Friday, 17 February 2012

Leadership by Aristotle!


Aristotle was the most practical and business-oriented of all philosophers who asked ethical questions.

You may tempted to laugh at the idea that a person who's been dead for nearly 2,400 years has anything practical to say about modern organizations. However, Aristotle remains relevant because he is particularly interested in defining principles in terms of the ethics of leadership.

In his Nicomachean Ethics, Aristotle concludes that the role of the leader is to create the environment in which all members of an organization have the opportunity to realize their own potential.

He says that the ethical role of the leader is not to enhance his or her own power but to create the conditions under which followers can achieve their potential.

Of course Aristotle never heard of a large business or corporation.

Nonetheless, he did raise a set of ethical questions that are directly relevant to ANY leader who wish to behave in ethical ways.

Here are some of them. (I'm only slightly paraphrasing them in turning them from a political context into an organizational context.)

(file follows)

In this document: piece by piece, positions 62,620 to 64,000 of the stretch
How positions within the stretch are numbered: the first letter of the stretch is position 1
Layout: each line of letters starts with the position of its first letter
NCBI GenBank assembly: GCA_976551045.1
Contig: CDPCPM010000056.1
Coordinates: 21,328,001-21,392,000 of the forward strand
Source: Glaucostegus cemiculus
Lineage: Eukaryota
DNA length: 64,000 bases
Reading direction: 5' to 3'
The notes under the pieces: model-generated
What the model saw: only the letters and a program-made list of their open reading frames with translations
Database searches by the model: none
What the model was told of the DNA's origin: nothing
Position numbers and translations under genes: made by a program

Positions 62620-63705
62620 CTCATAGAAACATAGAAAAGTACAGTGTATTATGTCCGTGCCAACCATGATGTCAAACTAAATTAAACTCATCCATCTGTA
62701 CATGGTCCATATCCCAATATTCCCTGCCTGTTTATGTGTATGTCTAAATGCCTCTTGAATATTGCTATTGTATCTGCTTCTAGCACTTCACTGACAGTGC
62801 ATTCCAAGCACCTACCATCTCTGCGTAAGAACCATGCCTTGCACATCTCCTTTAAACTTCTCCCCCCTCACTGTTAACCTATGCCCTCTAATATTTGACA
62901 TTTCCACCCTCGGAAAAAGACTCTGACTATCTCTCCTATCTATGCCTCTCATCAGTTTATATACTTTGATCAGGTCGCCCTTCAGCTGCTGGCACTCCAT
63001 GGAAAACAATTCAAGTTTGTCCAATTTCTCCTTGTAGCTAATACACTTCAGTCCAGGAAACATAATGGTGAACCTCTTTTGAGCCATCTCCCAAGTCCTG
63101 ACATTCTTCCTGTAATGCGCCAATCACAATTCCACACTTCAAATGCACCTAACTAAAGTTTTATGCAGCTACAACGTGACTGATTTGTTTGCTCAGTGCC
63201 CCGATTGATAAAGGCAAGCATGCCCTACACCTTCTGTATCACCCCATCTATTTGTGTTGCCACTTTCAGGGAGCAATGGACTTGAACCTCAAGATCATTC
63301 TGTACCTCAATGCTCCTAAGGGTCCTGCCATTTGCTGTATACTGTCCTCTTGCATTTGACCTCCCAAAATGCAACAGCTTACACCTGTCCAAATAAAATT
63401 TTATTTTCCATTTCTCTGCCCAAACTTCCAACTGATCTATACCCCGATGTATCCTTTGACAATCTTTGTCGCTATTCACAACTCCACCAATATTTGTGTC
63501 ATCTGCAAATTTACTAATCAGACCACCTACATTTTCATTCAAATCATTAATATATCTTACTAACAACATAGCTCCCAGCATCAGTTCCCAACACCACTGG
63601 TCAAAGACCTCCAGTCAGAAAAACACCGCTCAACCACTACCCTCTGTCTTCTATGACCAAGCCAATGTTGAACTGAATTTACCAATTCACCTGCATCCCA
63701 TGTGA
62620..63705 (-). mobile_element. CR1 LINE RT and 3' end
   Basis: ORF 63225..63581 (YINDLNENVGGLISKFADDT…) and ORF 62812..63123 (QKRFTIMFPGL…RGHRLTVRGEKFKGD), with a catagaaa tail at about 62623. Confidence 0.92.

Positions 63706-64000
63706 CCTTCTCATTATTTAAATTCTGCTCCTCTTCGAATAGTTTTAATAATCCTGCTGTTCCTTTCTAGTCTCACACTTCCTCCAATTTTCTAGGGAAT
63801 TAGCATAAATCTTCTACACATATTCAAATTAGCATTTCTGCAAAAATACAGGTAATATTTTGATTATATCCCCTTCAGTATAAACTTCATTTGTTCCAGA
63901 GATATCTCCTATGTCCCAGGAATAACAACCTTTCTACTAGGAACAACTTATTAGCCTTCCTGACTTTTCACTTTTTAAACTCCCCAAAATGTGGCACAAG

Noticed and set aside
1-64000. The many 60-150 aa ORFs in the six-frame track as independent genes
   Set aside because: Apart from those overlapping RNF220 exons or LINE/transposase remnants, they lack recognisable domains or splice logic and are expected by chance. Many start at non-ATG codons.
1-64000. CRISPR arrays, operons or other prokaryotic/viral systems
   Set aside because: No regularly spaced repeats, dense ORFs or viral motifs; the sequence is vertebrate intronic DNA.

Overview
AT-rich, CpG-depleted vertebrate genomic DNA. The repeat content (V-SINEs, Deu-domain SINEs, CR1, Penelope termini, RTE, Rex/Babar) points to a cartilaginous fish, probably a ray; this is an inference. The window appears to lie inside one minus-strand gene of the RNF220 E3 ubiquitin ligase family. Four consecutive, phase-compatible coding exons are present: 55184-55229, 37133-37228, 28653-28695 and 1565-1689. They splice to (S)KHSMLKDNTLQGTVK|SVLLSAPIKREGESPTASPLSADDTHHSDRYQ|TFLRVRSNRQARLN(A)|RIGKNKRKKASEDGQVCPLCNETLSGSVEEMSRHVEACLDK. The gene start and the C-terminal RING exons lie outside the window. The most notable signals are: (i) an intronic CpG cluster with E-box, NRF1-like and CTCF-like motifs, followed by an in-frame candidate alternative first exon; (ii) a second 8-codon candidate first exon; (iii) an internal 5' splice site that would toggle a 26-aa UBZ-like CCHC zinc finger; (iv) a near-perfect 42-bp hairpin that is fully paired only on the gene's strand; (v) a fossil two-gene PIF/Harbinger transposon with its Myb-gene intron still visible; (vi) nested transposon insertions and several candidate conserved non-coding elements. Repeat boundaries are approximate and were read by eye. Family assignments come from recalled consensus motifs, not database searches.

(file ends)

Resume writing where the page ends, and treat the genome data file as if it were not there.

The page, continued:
Am I behaving in a virtuous way?

How would I want to be treated if I were a member of this organization?

What form of social contract would allow all our members to develop their full potential in order that they may each make their greatest contribution to the good of the whole?

To what extent are there real opportunities for all employees to develop their talents and their potential?

To what extent do employees participate in decisions that effect their work?

To what extent do all employees participate in the financial gain resulting from their own ideas and efforts?

If you translate Aristotle into modern terms, you will see a whole set of questions about the extent to which the organization provides an environment that is conducive to human growth and fulfillment.

He also raises a lot of useful questions about the distribution of rewards in organizations based on the ethical principle of rewarding people proportionate to their contributions.


Aristotle doesn't provide a single, clear principle for the just distribution of enterprise-created wealth, nor do I believe it would be possible for anyone to formulate a monolithic rule.

Nonetheless, here are some Aristotelian questions that virtuous leaders might ask:

Am I taking more than my share of rewards-more than my contribution is worth?

Does the distribution of goods preserve the happiness of the community?

Does it have a negative effect on morale? Would everyone enter into the employment contract under the current terms if they truly had different choices?